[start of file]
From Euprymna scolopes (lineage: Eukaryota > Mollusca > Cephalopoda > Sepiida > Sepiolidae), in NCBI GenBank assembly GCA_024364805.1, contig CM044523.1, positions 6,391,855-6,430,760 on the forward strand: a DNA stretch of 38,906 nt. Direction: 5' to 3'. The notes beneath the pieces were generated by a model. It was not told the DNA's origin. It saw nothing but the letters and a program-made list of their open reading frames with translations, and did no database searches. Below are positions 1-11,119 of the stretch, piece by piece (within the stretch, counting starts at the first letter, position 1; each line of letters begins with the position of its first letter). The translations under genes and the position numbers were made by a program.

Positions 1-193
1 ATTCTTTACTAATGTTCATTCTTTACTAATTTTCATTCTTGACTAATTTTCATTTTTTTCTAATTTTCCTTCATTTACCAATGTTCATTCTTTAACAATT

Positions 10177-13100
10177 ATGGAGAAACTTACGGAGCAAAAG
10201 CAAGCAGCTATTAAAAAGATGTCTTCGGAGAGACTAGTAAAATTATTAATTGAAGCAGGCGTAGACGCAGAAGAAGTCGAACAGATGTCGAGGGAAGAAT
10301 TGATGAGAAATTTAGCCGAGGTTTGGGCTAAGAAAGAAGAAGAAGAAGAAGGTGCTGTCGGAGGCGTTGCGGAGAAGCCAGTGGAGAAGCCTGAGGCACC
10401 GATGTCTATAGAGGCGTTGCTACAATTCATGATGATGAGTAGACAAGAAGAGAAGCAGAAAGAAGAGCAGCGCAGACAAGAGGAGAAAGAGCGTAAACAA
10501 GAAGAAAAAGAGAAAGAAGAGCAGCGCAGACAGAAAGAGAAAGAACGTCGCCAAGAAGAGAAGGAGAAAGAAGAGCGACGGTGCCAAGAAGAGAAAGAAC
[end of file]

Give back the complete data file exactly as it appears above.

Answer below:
From Euprymna scolopes (lineage: Eukaryota > Mollusca > Cephalopoda > Sepiida > Sepiolidae), in NCBI GenBank assembly GCA_024364805.1, contig CM044523.1, positions 6,391,855-6,430,760 on the forward strand: a DNA stretch of 38,906 nt. Direction: 5' to 3'. The notes beneath the pieces were generated by a model. It was not told the DNA's origin. It saw nothing but the letters and a program-made list of their open reading frames with translations, and did no database searches. Below are positions 1-11,119 of the stretch, piece by piece (within the stretch, counting starts at the first letter, position 1; each line of letters begins with the position of its first letter). The translations under genes and the position numbers were made by a program.

Positions 1-193
1 ATTCTTTACTAATGTTCATTCTTTACTAATTTTCATTCTTGACTAATTTTCATTTTTTTCTAATTTTCCTTCATTTACCAATGTTCATTCTTTAACAATT

Positions 10177-13100
10177 ATGGAGAAACTTACGGAGCAAAAG
10201 CAAGCAGCTATTAAAAAGATGTCTTCGGAGAGACTAGTAAAATTATTAATTGAAGCAGGCGTAGACGCAGAAGAAGTCGAACAGATGTCGAGGGAAGAAT
10301 TGATGAGAAATTTAGCCGAGGTTTGGGCTAAGAAAGAAGAAGAAGAAGAAGGTGCTGTCGGAGGCGTTGCGGAGAAGCCAGTGGAGAAGCCTGAGGCACC
10401 GATGTCTATAGAGGCGTTGCTACAATTCATGATGATGAGTAGACAAGAAGAGAAGCAGAAAGAAGAGCAGCGCAGACAAGAGGAGAAAGAGCGTAAACAA
10501 GAAGAAAAAGAGAAAGAAGAGCAGCGCAGACAGAAAGAGAAAGAACGTCGCCAAGAAGAGAAGGAGAAAGAAGAGCGACGGTGCCAAGAAGAGAAAGAAC